The Global Crisis:

World Capitalism at a turning Point.

Mutations in the World inter-imperialist Balance of Power.

(«Proletarian»; Nr. 7; Summer 2011)

Back Sumary



In mid-August 2010 When the Japanese authorities issued GDP (Gross Domestic Product) figures for Japan’s second quarter, the whole world could see that they were lower than the Chinese: the Chinese economy, according to this criterion [1], had become the second largest in the world ahead of the Japanese economy, and everything indicates that this result will be confirmed for all of 2010. Some preliminary information from the International Energy Agency indicate that it is also likely to become the biggest consumer of energy in the world [2].

In late 2009, the Beijing government had triumphantly announced that China, edging out Germany, now ranked as the of world’s largest exporter; ten years ago, it stood at ninth.

Without doubt the effects of the economic crisis in 2008 and 2009 explain these changes in part, China’s exports in 2009 declined for example by less (-16%) than German  (-18%), U.S. (-18%) and especially Japanese exports at (-30.8%). However this increase in Chinese exports is a long-term trend, which illustrates the country’s economic growth.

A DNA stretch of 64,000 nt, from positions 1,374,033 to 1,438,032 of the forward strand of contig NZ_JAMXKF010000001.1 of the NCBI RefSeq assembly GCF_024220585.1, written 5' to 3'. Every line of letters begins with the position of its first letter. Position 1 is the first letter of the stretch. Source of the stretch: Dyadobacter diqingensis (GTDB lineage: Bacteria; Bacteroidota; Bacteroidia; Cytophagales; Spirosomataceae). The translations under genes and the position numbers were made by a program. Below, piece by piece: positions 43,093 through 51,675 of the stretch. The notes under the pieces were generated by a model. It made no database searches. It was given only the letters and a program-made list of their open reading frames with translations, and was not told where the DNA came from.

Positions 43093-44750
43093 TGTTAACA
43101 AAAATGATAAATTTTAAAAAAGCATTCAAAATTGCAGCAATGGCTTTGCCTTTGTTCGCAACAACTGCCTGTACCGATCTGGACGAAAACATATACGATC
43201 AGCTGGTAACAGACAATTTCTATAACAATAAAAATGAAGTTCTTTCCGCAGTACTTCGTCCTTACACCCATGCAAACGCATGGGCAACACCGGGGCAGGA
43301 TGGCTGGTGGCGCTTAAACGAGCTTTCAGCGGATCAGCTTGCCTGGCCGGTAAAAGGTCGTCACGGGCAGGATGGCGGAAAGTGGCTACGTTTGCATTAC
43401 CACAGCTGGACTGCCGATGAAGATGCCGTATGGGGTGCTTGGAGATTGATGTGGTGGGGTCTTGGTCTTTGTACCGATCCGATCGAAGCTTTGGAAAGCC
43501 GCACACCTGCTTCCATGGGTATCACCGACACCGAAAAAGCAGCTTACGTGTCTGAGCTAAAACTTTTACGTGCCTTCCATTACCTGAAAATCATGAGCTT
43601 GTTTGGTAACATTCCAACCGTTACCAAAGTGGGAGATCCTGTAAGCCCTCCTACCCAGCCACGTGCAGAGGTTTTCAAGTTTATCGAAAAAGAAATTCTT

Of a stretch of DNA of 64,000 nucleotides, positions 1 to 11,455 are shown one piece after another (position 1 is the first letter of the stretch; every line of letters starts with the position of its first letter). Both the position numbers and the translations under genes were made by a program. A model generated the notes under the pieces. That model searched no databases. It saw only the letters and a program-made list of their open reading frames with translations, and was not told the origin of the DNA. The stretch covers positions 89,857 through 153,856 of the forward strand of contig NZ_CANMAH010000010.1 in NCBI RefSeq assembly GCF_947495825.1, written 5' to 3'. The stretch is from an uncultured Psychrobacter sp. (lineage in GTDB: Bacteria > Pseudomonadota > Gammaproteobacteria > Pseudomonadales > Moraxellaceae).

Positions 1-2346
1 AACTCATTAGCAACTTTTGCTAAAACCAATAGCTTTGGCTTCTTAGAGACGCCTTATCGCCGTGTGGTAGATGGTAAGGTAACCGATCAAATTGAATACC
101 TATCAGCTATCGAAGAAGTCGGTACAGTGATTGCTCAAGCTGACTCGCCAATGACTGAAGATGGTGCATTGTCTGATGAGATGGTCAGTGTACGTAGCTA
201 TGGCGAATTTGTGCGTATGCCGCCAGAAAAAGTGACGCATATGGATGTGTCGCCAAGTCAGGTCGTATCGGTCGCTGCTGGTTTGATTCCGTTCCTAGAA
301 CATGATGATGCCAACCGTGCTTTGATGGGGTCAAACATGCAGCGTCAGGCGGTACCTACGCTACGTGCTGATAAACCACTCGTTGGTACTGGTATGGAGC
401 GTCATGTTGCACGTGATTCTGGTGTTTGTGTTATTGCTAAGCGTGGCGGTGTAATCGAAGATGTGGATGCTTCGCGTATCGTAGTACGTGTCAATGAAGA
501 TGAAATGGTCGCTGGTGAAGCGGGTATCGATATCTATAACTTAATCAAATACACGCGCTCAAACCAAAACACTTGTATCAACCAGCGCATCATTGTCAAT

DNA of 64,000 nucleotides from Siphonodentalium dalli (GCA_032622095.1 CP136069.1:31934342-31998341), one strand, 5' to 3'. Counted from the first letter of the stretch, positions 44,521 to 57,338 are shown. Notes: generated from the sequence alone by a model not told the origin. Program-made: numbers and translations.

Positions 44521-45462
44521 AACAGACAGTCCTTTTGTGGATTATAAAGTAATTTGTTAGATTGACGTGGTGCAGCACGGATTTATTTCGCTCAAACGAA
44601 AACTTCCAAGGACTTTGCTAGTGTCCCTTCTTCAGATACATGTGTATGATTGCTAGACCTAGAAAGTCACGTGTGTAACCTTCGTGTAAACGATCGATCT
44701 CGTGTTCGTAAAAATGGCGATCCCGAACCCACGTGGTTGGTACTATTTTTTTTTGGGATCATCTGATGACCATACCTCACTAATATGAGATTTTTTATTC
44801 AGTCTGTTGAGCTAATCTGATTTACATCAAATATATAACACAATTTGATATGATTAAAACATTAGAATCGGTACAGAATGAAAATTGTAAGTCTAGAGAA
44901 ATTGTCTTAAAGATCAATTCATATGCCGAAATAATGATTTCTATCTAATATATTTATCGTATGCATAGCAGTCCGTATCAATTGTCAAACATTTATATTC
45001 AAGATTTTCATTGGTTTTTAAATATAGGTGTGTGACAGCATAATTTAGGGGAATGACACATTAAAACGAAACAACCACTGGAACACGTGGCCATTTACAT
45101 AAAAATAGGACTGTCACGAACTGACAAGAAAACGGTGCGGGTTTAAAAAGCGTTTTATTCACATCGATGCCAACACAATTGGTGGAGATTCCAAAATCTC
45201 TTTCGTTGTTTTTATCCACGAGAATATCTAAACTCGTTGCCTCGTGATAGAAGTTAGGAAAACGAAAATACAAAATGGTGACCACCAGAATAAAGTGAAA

In 1999, the United States was the world’s leading exporter of goods and in 2003 Germany enjoyed first place, while China kept advancing. Specifically, the ten largest exporters in 1999 were as follows, in order: USA, Germany, Japan, France, Britain, Canada, Italy, Netherlands, Belgium and China. In 2009 we had: China, Germany, USA, Japan, France, Netherlands, Italy, Belgium, South Korea (in twelfth place ten years earlier) and Great Britain: the old “despot of the world market ” was thus relegated to the tail of these rankings.

During the last decade, Chinese exports rose 20%, those of India (still far distant from the ranks of the export leaders) by 16% and those of South Korea 9.7%, while the U.S. grew by only 4.3% and Japan 3.3% (lower than European countries like the Netherlands: 8%, Germany 7.5%, Italy: 5.7% or  even France: 4.6%) [3].




The media routinely claim that China is the “workshop of the world”, applying to it the appelation that was used for Great Britain in the nineteenth century, and that Marx himself did not hesitate to use. What reality is there really behind this cliché?